From my point of view candles patterns work quite well in high timeframes.

Is not the holy grail, but in combination with correct support or resistance levels you can develop a profitable trade.
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stock-market Jan 2, 2010 10:05am | Post# 32

hi
 
good post.Stocks that trade within the top performing sectors have tremendous short and long-term opportunities. Perhaps that is why so many successful traders and fund managers are proponents of this strategy.

Haxor Jan 2, 2010 10:29am | Post# 33

Great!
 
My understanding is this: Markets are the result of belief systems that create orderflow. Phenomena like S/R and trendlines are easily and unambiguously visible on several timeframes, and have consequently become so pervasive in their use, that many orders get placed in those areas.

...
Fantastic post my friend. I really enjoyed it!

Regards

Greg

Caesar95 Jan 2, 2010 11:29am | Post# 34

My understanding is this: Markets are the result of belief systems that create orderflow......Sorry, long post, I guess one thing led to another, LOL. Better get back to some real work now.
Great Post! I already saved this in my word document!

hanover Jan 2, 2010 1:54pm | Post# 35

From my point of view candles patterns work quite well in high timeframes.

Is not the holy grail, but in combination with correct support or resistance levels you can develop a profitable trade.
Agree 100%, this was something I learned while studying James16. Hammers (pinbars), railroad tracks, outside bars and engulfing bodies all signpost large/fast shifts in momentum, and will almost always allow an earlier entry into a move than indicators (on the same timeframe). As you say, combine these with S/R and/or OB/OS and you have the makings of a profitable entry method. The longer the timeframe, the greater the reliability, but (for whatever it's worth) the lower the number of trading opportunities.

FXSurfer Jan 2, 2010 5:15pm | Post# 36

Really great thread here!

People can say what they want in defense of indicators but, the lag kills any benefit (objectivity, definiteness, etc.) IMO. Also, they serve to divert your attention from where it needs to be - from the market itself.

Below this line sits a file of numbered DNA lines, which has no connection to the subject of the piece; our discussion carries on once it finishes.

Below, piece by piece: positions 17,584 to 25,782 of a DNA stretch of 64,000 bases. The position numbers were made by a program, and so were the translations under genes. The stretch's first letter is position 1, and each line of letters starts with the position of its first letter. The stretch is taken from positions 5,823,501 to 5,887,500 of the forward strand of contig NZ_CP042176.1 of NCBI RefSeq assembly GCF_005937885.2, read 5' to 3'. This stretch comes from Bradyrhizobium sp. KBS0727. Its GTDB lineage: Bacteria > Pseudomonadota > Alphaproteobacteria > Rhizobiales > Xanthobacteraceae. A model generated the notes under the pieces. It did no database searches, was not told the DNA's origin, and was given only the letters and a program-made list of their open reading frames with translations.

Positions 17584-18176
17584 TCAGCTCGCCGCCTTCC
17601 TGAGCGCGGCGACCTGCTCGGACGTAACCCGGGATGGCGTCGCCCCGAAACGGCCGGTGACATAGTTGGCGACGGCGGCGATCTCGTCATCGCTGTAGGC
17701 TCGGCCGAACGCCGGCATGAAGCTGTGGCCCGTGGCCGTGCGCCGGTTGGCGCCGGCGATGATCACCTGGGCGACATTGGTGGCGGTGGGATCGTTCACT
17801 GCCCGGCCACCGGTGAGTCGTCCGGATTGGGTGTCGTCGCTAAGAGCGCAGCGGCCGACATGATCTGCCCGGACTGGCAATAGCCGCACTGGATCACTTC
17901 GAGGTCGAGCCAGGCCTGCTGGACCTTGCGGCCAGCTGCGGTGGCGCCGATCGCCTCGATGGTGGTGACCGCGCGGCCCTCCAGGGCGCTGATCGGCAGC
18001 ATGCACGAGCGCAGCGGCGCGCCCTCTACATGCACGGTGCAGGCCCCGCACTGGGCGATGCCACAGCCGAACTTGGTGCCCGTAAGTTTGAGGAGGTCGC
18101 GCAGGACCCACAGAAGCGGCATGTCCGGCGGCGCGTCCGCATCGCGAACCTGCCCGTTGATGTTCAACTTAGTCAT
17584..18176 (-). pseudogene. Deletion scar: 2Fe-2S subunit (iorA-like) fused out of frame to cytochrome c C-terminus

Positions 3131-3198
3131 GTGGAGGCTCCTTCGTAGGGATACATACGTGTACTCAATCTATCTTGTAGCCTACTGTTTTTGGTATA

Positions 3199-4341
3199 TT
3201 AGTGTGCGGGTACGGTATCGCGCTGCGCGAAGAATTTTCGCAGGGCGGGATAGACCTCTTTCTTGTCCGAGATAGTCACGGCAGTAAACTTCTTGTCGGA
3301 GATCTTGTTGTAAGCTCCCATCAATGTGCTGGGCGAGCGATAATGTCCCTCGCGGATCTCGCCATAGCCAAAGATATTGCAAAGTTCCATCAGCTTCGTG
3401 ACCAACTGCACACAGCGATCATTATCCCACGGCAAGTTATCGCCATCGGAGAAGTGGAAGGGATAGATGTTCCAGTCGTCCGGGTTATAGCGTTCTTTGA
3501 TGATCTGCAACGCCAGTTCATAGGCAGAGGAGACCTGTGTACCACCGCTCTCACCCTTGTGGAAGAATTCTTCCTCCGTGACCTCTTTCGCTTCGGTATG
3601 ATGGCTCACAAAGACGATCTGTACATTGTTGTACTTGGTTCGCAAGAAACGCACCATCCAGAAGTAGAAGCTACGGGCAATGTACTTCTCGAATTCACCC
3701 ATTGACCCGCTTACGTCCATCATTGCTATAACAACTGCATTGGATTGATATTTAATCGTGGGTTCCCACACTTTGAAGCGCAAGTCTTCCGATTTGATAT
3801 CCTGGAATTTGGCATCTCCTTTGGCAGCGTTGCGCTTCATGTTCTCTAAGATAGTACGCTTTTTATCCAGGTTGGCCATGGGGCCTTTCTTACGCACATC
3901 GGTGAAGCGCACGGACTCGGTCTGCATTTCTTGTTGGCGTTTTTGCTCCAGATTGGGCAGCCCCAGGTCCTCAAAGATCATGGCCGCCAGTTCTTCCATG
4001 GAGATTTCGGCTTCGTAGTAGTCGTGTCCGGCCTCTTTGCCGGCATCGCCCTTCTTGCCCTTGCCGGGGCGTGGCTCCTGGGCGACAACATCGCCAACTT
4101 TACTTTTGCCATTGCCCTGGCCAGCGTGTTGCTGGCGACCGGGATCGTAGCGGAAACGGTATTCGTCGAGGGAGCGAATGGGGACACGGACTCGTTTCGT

steveshelby Jan 2, 2010 5:50pm | Post# 37

yes, I also agree. a great man by the name of Sam Sieden has opened my eyes to the laws of supply and demand. It was like a light bulb came on in my head once I knew what to look for on a price chart. I have been demo trading for about a year and a half now and after coming across this guy, my trading has improved 10 fold. I can't believe how much easier trading has become. Now most off the time, I can just pick my levels and set a limit order and forget about them. Just itching for the day when I can trade a real account.
What is keeping you from trading a real account?

steveshelby Jan 2, 2010 5:50pm | Post# 38

indicators are like golf clubs. They won't make you any better unless you learn how to use them properly.

I actually use a combination of S&R with indicators. Everyone has to find a method that works for them.
I wonder if Tiger Woods would agree?

steveshelby Jan 2, 2010 5:52pm | Post# 39

Yeah, i Wish i had never found indicators but its fine, it was a learning experience. I guess thats why 90% - 95% of traders lose money because when you do a search on google about learning forex or any other market, your going to get hundreds of links to Systems, Indicators, EA's, Robots..etc. Not much on trading a naked chart. The beauty of trading price action is you can see or plan a trade in advance as a price pattern is panning out.
You may want to post that in the appropriate thread.

steveshelby Jan 2, 2010 5:56pm | Post# 40

Yeah, I Understand. I had the same problem a long time ago, In fact i came full circle because when i very first started trading, i was doing manual analysis without indicators and then when doing more research i came across Stochastics, then MACD, Then Moving Average Crossovers, Then RSI... and on and on and on. I felt like i needed these indicators to justify the trade (you know,.. Overbought/Oversold..etc). Whats funny is that while your looking at what your indicators are saying for a "good" entry, the market gives you a bag of price pattern...
Pi - the movie

There was one part that every trader needs to remember:

"...When your mind becomes obsessed with anything, you will filter everything else out and find that thing everywhere..."

Looking for patterns in the market may seem like the smart thing to do but in the end it is really folly.